Roosting behaviour is related to reproductive strategy in brood parasitic cowbirds
Scardamaglia RC., Kacelnik A., Reboreda JC.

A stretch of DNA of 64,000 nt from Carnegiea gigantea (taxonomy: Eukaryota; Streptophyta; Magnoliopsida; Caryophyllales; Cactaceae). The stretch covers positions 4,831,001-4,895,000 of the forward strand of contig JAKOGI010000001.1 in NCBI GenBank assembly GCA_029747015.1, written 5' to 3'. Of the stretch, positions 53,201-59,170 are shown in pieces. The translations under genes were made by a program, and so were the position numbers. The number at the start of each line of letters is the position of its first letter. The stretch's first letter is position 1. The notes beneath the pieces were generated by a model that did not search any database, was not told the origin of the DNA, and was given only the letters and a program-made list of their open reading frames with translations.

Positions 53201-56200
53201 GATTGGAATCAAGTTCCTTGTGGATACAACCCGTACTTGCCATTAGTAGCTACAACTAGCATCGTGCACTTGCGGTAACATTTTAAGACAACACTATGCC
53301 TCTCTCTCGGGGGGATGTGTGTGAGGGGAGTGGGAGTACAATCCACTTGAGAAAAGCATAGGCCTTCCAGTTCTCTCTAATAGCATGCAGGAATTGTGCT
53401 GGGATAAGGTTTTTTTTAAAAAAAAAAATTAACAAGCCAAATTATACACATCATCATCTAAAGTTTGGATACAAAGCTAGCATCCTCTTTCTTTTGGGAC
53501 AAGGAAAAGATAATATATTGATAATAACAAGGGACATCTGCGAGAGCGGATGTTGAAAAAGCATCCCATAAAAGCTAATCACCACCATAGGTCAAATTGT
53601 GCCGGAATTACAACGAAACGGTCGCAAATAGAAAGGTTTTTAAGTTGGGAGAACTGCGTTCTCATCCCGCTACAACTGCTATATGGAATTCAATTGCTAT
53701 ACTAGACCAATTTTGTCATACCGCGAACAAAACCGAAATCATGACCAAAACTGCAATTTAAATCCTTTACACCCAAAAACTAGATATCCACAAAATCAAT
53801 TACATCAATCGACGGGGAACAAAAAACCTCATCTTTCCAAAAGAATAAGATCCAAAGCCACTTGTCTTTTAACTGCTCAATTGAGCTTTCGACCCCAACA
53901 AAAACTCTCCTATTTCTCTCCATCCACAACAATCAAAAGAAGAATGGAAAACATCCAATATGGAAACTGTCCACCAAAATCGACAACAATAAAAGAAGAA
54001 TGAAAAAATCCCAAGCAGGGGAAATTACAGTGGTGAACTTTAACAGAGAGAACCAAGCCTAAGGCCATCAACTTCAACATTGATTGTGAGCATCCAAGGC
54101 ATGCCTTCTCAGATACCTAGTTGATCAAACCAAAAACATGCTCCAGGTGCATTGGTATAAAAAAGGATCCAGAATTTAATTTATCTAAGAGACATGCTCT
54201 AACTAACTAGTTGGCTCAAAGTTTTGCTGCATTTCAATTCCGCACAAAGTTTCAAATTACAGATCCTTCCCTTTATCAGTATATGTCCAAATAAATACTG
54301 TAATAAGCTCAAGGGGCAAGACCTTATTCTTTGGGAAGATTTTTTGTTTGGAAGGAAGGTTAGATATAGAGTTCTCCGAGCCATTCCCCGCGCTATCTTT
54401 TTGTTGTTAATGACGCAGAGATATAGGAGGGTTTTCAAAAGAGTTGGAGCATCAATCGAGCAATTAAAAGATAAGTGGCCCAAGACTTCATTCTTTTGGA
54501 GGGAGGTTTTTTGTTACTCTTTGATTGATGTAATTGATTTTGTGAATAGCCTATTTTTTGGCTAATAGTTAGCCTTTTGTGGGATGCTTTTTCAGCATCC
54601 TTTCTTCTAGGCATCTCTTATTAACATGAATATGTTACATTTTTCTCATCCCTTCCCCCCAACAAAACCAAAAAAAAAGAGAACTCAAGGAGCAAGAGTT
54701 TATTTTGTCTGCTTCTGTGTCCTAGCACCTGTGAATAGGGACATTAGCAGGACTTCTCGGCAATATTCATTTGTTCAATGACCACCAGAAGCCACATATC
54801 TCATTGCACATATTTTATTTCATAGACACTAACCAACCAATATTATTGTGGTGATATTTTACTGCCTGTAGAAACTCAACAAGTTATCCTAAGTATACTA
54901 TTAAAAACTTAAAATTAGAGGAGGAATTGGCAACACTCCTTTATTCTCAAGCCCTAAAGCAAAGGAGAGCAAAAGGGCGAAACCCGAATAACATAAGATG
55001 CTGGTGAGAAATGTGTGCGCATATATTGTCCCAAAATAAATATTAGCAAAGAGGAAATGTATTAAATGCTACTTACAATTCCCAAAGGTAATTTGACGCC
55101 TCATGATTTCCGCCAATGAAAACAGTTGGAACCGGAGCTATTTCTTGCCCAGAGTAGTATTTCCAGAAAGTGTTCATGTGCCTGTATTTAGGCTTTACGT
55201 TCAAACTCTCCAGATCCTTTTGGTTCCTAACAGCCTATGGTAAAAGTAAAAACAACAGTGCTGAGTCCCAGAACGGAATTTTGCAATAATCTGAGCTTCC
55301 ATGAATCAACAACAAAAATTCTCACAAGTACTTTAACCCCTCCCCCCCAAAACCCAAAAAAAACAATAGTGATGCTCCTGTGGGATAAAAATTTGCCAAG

© 2018 British Ornithologists' Union. Shiny Cowbirds Molothrus bonariensis and Screaming Cowbirds Molothrus rufoaxillaris are closely related brood parasites but the former is socially polygynous or promiscuous and an extreme host generalist, whereas the latter is socially monogamous and parasitizes almost exclusively one host. Females of both species lay in relative darkness, before dawn, relying for host nest location on previous days' prospecting activity, or possibly on following better-informed roost associates. We studied the temporal and spatial patterns of roosting behaviour in these species to test the hypothesis that roosting behaviour of cowbirds is related to their breeding strategy (brood parasitism) and reflects differences in strategies between species. We recorded fidelity to a roost, location fidelity within a roost, inter-individual spatial associations and timing of roost departures and parasitic events, using tagged individuals. Female Shiny Cowbirds and both sexes of Screaming Cowbirds showed marked fidelity in roosting location, and roost departures occurred both during and after the known time window for parasitism, with earlier departures probably corresponding to laying days. Screaming Cowbird females and males that were trapped together and showed high levels of association during the day, also showed high levels of association in the roost. We describe the spatial and temporal patterns of a relatively poorly known aspect of avian ecology in general and the behaviour of brood parasites in particular.